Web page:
How to Desecrate a High Place
“High places” are mentioned often in the Bible. They were places where religious practices took place, although not necessarily in a temple. Although some were located on physically elevated places, others were located in places like gates (e.g. 2 Kings 23:4). Brian Taylor has argued that high places all had three things in common:
- A priesthood – personnel to care of the cult and oversee the events that took place there.
- Cultic activity – the typical activity other than the generic “worship” was the burning of a food offering, in which the worshiper 1) burned part to the god, and 2) ate part himself.
- Cultic items -three items seem to have been essential features: 1) asherim – representations of the goddess Asherah, seemingly made of wood; 2) an altar (mizbeaḥ) – typically built of field stones, for sacrifices; 3) standing stones (maṣṣebot) – somewhat abstract representations of deity
There were times in Israel’s history when a good king wished to suppress or stop the use of high places. How could this be done? There are several references to high places being destroyed, with the altars pulled down and the cult items smashed; but what would prevent the priests from returning at a later date to rebuild?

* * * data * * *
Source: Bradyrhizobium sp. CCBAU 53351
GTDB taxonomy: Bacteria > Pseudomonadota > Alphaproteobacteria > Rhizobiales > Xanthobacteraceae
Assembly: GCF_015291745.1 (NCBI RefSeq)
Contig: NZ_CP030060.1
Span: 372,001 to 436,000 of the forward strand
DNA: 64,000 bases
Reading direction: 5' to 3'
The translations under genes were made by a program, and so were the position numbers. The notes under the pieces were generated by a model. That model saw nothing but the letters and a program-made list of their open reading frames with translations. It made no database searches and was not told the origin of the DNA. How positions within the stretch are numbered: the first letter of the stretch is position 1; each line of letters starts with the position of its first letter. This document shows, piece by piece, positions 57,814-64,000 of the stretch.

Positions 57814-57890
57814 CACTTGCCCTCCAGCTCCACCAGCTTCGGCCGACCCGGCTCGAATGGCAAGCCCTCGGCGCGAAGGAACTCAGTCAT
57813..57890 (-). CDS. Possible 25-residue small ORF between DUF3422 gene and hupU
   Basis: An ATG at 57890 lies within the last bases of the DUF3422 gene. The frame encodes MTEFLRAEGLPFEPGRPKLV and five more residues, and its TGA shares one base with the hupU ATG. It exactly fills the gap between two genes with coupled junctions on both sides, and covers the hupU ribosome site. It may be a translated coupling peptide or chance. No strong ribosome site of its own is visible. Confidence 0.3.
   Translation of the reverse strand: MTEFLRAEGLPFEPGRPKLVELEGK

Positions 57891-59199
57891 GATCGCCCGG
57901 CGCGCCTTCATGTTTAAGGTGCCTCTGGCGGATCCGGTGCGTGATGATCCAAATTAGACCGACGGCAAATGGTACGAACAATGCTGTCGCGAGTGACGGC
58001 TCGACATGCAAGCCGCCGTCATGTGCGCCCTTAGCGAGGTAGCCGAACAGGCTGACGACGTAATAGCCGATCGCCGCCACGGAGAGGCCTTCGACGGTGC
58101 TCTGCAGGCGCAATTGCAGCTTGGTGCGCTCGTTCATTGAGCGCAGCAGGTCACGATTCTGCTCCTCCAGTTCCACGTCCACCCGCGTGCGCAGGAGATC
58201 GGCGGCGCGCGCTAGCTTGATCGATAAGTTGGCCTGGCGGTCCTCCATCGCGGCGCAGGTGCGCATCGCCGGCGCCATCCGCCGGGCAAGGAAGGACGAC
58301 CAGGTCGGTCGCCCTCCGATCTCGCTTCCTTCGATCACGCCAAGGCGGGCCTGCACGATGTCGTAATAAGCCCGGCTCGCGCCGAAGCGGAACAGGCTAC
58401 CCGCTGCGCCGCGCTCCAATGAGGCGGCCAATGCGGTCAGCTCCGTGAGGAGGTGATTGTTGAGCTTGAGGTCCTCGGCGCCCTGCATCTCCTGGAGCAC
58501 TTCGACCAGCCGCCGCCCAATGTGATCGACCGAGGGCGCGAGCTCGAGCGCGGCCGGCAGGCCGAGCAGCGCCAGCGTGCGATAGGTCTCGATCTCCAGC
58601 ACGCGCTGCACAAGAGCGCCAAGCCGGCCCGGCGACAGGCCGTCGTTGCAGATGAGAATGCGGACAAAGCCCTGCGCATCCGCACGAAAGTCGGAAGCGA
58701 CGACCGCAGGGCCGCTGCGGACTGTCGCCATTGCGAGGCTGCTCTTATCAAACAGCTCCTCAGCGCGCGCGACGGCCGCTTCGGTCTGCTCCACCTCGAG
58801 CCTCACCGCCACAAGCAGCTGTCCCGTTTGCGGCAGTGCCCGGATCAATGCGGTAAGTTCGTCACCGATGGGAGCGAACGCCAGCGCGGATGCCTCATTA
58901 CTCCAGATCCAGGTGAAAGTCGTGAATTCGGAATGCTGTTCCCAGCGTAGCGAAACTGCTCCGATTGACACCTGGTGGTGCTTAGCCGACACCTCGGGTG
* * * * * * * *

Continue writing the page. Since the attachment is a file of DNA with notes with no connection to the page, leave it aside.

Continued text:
King Jehu found a way. Baal was being worshiped at Samaria in his day. “So they demolished the pillar of Baal, and demolished the house of Baal, and made it a latrine to this day” (2 Kings 10:27). Archaeologists were thrilled recently to find a high place in the gate at Lachish which had been desecrated in just this way. A shrine had been built in the last chamber of the six-chambered gate at Lachish.
This chamber featured two small horned altars at the back of the shrine, in the “holy of holies.”
Archaeologists quickly noted that the horns had been chipped off of the two altars, desecrating them. They were surprised as they kept digging, though, to find that a toilet had been deposited in the holy of holies as well.
Soil samples taken from this area were tested for indicators that the toilet had actually been used, but none were found. It appears that the desecration was symbolic, but also effective. The shrine was never rebuilt. Archaeologists have dated the destruction of the high place to the reign of King Hezekiah. The Bible states that similar reforms were carried out by Josiah, about 75 years later (2 Kings 23:4-11).
For further reading, see:
Brian Taylor, “BAMOT in Josianic Reforms: A Heuristic Approach for the Signification of the Term Bama,” Journal of the Evangelical Theological Society, 60/3 (2017): 457-78.
Saar Ganor, and Igor Kreimerman, “An Eighth-Century B.C.E. Gate Shrine at Tel Lachish, Israel,” Bulletin of the American Schools of Oriental Research, no. 381 (May, 2019): 211-236.